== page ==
Mandarin decorated teapot with metal spout, c.1760

This globular porcelain teapot from the middle Qianlong period (1735–96) has a Mandarin family scene decorated on both sides with polychrome and gilt enamels. It was made in China and measures 5.25 inches high, 7.75 inches from handle to spout. The lid, which appears to be the proper form for this teapot, is actually from another tea service and has been married to the pot.

At some point in the teapots early life, the original porcelain spout broke off and a silver replacement was attached. I own many and have seen dozens of other replacement spouts with identical shapes including the scalloped back plate. I believe they were made in bulk and stocked by jewelers who were ready to grind down broken spout remains and snap on the replacements. One day I will publish a posting showing all of the similar silver spouts.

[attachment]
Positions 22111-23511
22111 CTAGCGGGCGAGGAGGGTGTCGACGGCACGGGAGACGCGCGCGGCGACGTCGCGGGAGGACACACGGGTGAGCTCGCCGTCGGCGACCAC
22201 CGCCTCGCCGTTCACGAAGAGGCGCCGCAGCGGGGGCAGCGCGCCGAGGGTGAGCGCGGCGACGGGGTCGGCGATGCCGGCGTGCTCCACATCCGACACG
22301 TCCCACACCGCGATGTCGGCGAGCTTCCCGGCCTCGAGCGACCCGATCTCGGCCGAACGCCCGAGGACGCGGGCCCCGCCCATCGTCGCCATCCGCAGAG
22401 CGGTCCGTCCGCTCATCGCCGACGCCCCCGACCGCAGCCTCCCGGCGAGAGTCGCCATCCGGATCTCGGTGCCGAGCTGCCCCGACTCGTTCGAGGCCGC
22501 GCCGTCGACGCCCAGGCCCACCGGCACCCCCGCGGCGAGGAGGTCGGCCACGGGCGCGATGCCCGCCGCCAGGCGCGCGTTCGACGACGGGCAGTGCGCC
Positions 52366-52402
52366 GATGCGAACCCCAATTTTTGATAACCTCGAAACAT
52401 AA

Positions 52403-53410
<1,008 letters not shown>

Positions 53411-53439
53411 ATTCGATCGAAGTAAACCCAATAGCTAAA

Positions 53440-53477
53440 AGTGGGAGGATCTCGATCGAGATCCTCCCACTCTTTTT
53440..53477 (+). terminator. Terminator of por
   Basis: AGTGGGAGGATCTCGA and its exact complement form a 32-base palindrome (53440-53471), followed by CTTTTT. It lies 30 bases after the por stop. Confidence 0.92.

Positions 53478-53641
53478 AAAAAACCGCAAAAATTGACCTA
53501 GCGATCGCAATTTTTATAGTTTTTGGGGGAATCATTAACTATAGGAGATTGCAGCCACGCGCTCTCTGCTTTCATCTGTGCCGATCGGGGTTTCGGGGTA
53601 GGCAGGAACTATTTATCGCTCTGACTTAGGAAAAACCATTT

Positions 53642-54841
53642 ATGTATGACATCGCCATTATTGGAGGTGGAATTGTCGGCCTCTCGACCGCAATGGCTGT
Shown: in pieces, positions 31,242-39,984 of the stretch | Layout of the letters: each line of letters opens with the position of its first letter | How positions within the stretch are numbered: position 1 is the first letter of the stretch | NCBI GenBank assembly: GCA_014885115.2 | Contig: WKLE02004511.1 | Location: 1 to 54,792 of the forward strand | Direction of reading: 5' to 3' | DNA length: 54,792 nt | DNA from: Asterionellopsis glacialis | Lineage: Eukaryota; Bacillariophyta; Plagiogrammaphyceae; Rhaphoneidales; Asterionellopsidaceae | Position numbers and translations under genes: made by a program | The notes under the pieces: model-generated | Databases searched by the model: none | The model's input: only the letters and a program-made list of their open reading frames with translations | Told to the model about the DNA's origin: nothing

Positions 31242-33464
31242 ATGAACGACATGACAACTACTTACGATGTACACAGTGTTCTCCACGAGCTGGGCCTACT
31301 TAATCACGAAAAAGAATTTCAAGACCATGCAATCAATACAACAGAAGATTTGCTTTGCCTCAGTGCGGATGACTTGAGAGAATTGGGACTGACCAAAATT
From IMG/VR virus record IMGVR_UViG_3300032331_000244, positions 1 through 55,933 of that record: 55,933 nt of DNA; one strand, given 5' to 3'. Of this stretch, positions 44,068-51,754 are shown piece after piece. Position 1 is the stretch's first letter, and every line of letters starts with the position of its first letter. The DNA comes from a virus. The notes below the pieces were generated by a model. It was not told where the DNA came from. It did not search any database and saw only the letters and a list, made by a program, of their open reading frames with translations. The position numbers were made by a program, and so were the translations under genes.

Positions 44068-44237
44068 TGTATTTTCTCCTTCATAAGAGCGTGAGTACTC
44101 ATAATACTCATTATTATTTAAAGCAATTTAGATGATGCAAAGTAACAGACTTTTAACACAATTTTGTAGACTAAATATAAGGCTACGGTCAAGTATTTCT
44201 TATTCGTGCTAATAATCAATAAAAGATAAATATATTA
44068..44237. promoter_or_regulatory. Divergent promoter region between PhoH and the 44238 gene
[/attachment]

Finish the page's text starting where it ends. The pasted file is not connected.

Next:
This teapot, with similar form and decoration, suggests what the original spout on mine would have looked like.

Photo courtesy of Rob Michiels Auctions

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2 Responses to “Mandarin decorated teapot with metal spout, c.1760”

  1. Larry Terricone says:

    It appears that repairs can be more then utilitarian, they can be decrative too.

  2. Yes, Larry. I agree!

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